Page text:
2 Commodity Stocks to Further Diversify Your TFSA

Nutrien (TSX:NTR) stock and another commodity play could have a surprisingly strong 2023.

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Commodity stocks had a magnificent run last year, as the S&P 500 sunk into a bear market. With the strong recent Canadian jobs number pointing to more rate hikes over the coming months, TFSA investors may wish to seek shelter in the top-performing commodity plays. Led by energy plays, the TSX Index seems to be in a pretty good spot relative to the U.S.-based S&P 500. Whether commodities help the TSX crush the U.S. markets once again, though, remains to be seen.

Energy is going into 2023 with considerable strength. But, as we found out last year, chasing performance seldom leads to desirable results. In fact, the pursuit of the hottest asset classes tends to lead investors into some hot water.

Now, energy isn’t nearly as overheated as tech and growth stocks were in the back half of 2021. In fact, a case could be made that energy stocks remain deeply discounted at these levels, given the cash flows aren’t heading south as quickly as the software company’s revenue growth numbers.

TFSA investors: The case for sticking with commodity stocks in 2023

Unlike tech in 2000 or 2021, energy has actual earnings growth supporting share price movements. A commodity plunge in a recession could induce more pain in top-performing commodity stocks. Still, valuations suggest that some risk of a commodity price pullback is baked in.

The rally in commodity plays began to run out of steam in the late summer of 2022. I view the stagnating rally as not a sign of concern, but rather an opportunity for commodity-light TFSA investors to get some exposure at pretty reasonable multiples.

Like it or not, commodities are key to a lowly correlated return in a year when almost every equity will move hand in hand with the broader market averages. Indeed, recessions tend to see nearly everything move in the same direction.

Commodity stocks, though, can maintain their trajectories with less care for where the rest of the market heads. Indeed, commodity stocks didn’t get the memo that we’re supposed to be in a bear market.

Whether commodity prices continue to contract, I view commodity stocks as great places to lower your portfolio’s correlation. With so many attractive yields in commodity stocks and low betas, I view early 2023 as a great time to be a net buyer of commodity stocks, rather than a trimmer.

Currently, I’m a fan of agricultural commodities (fertilizers) and gold. Nutrien (TSX:NTR) and Agnico Eagle Mines (TSX:AEM) are great producers I’d consider nibbling at right here.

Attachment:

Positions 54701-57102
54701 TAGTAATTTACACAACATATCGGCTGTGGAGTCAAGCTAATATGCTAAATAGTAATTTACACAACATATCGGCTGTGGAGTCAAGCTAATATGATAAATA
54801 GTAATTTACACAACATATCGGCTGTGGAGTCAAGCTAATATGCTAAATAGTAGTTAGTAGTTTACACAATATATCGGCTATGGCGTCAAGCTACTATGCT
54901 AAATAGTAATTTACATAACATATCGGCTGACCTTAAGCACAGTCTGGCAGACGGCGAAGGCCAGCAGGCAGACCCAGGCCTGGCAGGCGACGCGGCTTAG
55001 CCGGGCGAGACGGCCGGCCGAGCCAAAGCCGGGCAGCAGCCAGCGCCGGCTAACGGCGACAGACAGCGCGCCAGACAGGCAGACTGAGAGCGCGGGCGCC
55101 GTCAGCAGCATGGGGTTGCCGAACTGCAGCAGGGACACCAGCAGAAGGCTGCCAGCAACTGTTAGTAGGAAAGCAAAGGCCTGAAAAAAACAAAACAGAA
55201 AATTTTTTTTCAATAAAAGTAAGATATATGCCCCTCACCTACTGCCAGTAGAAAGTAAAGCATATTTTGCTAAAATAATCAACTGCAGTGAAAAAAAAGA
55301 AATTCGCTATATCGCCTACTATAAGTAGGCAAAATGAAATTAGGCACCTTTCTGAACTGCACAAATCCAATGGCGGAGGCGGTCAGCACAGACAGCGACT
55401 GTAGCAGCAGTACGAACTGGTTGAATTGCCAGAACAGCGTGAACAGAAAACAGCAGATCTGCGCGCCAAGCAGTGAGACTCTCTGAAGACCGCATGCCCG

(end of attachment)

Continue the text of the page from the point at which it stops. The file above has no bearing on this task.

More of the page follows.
Nutrien: Strong secular tailwinds; gushing with cash

Nutrien is a Canadian fertilizer powerhouse that shined in 2022. Though the name peaked in spring and pulled back for most of the summer, the stock still finished the year with a strong gain (around 18%). Indeed, commodity prices have cooled in a major way in recent months, taking a jolt out of inflation.

Still, I think the retreat in Nutrien stock is overdone. At 5.46 times trailing price to earnings (P/E), TFSA investors seem to be treating the cash cow as a value trap. 2023 won’t be nearly as prosperous as 2022 for the leading potash producer. That said, there’s still a lot of outperformance to be had while commodities hold their own. Finally, the 2.5% dividend yield is the icing on the cake.

Agnico Eagle: Ready to soar to new heights

Agnico Eagle is a gold miner that sports a 2.89% dividend yield and a much-improved mine portfolio after the acquisition of Kirkland Lake. Indeed, Agnico stock has heated up in the last few months, surging more than 50% since bottoming out in July. With gold prices picking up traction amid growing recession fears and rate-hike concerns, I think the stage is set for a big year for gold producers. There’s no better miner to consider now than Agnico Eagle.

I’d stash it in a TFSA portfolio this January!

This article represents the opinion of the writer, who may disagree with the “official” recommendation position of a Motley Fool premium service or advisor. We’re Motley! Questioning an investing thesis — even one of our own — helps us all think critically about investing and make decisions that help us become smarter, happier, and richer, so we sometimes publish articles that may not be in line with recommendations, rankings or other content.

Fool contributor Joey Frenette has no position in any of the stocks mentioned. The Motley Fool recommends Nutrien. The Motley Fool has a disclosure policy.

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